DePasquale said the time staffers spent on political work was insignificant and did not amount to criminal prosecution.

“The justice’s defense counsel actually did a very good job, and we didn’t really know what was going to happen until it happened,” Burkoff said. “In the end, clearly, the jury dismissed the basic thrust of the defense’s argument that she was getting all her work done and she didn’t have any time to do other work. They just didn’t believe it.”

Melvin, whom voters elected to the high court in 2009, is the second sitting Supreme Court Justice to be convicted of a crime. Justice Rolf Larsen was charged in 1993 with illegally obtaining prescription drugs. A jury convicted him in 1994 of conspiracy for having a state employee buy prescription medications for him for depression. Claus was the prosecutor on that case as well.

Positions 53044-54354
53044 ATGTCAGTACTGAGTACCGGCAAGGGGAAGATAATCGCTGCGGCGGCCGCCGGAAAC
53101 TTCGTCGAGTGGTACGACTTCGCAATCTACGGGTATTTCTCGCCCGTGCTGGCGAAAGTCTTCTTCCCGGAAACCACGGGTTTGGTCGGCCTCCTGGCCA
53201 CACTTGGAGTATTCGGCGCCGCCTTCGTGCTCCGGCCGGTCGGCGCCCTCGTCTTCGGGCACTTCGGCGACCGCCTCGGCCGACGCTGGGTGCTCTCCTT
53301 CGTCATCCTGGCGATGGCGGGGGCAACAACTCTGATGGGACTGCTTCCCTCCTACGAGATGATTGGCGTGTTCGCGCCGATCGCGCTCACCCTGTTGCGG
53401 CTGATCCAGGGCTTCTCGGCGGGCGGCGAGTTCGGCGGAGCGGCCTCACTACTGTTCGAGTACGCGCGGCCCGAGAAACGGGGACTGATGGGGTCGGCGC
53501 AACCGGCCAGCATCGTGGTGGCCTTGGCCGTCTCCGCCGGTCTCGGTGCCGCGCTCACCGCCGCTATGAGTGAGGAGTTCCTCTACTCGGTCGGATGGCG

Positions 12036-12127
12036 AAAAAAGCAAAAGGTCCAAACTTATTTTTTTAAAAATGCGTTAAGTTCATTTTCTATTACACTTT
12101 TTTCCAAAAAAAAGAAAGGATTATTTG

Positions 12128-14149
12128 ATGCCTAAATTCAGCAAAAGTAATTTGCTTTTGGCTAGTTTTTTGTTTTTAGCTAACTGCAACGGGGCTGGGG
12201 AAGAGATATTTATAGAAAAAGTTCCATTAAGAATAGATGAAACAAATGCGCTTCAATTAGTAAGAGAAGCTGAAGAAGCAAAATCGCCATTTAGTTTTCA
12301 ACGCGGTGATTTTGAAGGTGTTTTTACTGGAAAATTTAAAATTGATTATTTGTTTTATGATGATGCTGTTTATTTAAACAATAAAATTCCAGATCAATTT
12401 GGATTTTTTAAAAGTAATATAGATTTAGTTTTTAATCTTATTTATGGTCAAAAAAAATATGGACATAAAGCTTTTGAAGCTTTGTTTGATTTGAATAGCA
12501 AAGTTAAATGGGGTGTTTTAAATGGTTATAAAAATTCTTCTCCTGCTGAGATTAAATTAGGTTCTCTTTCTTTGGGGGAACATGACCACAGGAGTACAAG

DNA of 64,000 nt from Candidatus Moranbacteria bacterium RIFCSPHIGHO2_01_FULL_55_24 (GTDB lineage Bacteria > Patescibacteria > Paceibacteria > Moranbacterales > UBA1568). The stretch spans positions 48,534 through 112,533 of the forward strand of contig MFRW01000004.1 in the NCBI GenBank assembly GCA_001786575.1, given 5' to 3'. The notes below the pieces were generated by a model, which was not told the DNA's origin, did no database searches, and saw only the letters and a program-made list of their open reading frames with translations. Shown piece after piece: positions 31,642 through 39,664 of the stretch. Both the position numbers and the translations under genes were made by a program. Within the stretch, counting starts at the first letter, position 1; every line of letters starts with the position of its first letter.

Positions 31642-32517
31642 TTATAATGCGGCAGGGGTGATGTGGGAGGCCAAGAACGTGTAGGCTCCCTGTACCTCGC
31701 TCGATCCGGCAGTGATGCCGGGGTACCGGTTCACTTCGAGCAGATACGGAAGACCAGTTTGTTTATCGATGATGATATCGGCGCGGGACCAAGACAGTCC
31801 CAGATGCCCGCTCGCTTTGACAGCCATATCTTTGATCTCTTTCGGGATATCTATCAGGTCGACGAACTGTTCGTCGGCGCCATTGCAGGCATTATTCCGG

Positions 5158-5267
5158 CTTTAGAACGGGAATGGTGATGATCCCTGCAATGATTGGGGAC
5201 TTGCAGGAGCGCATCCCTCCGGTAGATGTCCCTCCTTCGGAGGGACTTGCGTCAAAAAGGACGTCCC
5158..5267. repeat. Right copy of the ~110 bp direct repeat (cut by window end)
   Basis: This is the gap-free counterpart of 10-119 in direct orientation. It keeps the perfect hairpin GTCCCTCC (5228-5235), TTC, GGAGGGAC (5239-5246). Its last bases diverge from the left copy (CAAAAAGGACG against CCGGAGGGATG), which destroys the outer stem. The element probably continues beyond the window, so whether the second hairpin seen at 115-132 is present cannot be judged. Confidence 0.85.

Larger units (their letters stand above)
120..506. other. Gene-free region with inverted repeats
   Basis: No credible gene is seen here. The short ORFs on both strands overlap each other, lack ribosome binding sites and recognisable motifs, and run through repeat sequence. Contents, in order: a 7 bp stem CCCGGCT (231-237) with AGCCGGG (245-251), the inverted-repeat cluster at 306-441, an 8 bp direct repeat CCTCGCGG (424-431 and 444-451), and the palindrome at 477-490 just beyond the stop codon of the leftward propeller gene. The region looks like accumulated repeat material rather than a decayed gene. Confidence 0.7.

Melvin worked as the chief magistrate for Pittsburgh before joining the Common Pleas Court. She was elected to Superior Court in 1997.

The Republican Orie family has called Zappala’s prosecution a political vendetta because the prosecutor’s father — former Supreme Court Chief Justice Stephen Zappala — and sister had ties to the gambling industry, an enterprise Jane Orie scrutinized during her tenure in the Legislature. Zappala, a Democrat, denied those accusations.

Todd said she and her colleagues on the Supreme Court “will do everything in our power to restore the public trust in the judiciary.”

Staff writer Brad Bumsted contributed to this report. Adam Brandolph and Bobby Kerlikare staff writers for Trib Total Media.

TribLIVE commenting policy

You are solely responsible for your comments and by using you agree to our Terms of Service.